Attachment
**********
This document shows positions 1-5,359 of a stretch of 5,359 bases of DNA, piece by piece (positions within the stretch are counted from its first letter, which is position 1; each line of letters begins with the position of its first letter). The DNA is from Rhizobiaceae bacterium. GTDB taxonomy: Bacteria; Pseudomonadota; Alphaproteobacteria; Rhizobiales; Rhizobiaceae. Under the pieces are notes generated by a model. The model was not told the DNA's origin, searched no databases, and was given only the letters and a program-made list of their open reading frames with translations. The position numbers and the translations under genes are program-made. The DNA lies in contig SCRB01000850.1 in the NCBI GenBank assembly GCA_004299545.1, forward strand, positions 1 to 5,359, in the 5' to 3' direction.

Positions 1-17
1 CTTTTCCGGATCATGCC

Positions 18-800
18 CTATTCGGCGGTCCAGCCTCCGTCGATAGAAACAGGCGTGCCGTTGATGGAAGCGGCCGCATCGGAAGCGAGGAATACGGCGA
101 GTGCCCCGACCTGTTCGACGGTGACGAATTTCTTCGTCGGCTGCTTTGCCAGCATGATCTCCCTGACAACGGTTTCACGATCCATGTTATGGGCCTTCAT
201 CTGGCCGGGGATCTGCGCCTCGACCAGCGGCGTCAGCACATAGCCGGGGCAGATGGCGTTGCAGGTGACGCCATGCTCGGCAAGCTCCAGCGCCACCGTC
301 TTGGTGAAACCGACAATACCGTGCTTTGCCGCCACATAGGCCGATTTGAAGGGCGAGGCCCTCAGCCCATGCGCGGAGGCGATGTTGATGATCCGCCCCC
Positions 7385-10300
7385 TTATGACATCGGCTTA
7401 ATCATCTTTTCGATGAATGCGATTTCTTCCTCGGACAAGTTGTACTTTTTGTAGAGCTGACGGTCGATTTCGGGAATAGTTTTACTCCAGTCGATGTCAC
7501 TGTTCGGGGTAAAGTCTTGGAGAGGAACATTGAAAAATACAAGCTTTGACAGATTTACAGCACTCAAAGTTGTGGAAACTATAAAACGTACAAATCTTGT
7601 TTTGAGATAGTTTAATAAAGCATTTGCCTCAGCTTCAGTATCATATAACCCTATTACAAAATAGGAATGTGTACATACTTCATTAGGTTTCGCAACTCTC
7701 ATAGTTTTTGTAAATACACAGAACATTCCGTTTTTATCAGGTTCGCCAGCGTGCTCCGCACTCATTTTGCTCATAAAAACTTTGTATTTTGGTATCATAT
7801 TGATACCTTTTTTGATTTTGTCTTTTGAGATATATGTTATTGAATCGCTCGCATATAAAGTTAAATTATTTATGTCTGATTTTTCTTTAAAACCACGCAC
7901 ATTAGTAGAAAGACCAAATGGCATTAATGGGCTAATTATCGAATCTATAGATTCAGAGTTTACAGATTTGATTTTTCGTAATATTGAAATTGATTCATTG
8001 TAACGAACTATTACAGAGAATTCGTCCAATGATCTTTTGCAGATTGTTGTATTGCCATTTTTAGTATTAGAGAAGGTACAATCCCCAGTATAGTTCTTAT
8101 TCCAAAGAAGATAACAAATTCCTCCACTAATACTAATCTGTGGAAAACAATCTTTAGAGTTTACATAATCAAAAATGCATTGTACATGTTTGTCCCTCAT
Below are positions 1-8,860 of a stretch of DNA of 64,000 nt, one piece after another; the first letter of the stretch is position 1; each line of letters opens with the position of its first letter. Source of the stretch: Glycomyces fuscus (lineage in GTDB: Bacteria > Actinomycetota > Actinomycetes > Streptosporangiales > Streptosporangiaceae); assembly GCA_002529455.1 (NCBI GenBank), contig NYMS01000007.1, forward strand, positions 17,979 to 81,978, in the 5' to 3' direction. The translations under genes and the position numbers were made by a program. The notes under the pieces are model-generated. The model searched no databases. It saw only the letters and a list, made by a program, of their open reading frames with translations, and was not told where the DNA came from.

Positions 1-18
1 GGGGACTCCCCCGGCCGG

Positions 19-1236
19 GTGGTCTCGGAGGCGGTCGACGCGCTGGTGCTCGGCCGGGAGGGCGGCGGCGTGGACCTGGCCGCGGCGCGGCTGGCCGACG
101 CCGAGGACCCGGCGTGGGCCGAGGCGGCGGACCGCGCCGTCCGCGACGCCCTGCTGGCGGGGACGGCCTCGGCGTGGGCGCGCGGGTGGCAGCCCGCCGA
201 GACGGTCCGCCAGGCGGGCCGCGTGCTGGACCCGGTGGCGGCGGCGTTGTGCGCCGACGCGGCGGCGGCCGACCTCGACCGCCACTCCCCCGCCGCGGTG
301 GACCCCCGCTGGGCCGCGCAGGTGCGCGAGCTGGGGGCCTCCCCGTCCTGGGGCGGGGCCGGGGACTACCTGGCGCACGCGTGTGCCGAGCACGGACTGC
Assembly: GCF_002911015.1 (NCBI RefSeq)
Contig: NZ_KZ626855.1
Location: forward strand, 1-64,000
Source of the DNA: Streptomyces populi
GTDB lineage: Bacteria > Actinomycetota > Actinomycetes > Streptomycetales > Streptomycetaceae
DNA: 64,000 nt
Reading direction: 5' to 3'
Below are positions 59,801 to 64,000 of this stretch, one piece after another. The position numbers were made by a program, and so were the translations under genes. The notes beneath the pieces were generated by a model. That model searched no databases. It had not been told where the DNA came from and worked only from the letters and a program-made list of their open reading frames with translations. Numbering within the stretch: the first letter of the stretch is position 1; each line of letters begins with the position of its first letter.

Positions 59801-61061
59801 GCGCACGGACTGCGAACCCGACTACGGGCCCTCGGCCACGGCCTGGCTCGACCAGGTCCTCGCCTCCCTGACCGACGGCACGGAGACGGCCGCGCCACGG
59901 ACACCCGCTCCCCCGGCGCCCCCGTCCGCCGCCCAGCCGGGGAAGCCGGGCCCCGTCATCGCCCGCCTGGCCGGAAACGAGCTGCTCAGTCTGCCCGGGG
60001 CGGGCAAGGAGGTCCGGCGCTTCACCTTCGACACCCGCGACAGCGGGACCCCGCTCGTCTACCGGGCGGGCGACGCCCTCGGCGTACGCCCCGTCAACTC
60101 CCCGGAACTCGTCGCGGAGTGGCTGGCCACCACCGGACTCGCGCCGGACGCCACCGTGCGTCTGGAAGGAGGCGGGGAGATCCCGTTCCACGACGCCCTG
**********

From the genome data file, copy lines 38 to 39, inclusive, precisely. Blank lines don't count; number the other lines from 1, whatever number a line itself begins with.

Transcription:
60001 CGGGCAAGGAGGTCCGGCGCTTCACCTTCGACACCCGCGACAGCGGGACCCCGCTCGTCTACCGGGCGGGCGACGCCCTCGGCGTACGCCCCGTCAACTC
60101 CCCGGAACTCGTCGCGGAGTGGCTGGCCACCACCGGACTCGCGCCGGACGCCACCGTGCGTCTGGAAGGAGGCGGGGAGATCCCGTTCCACGACGCCCTG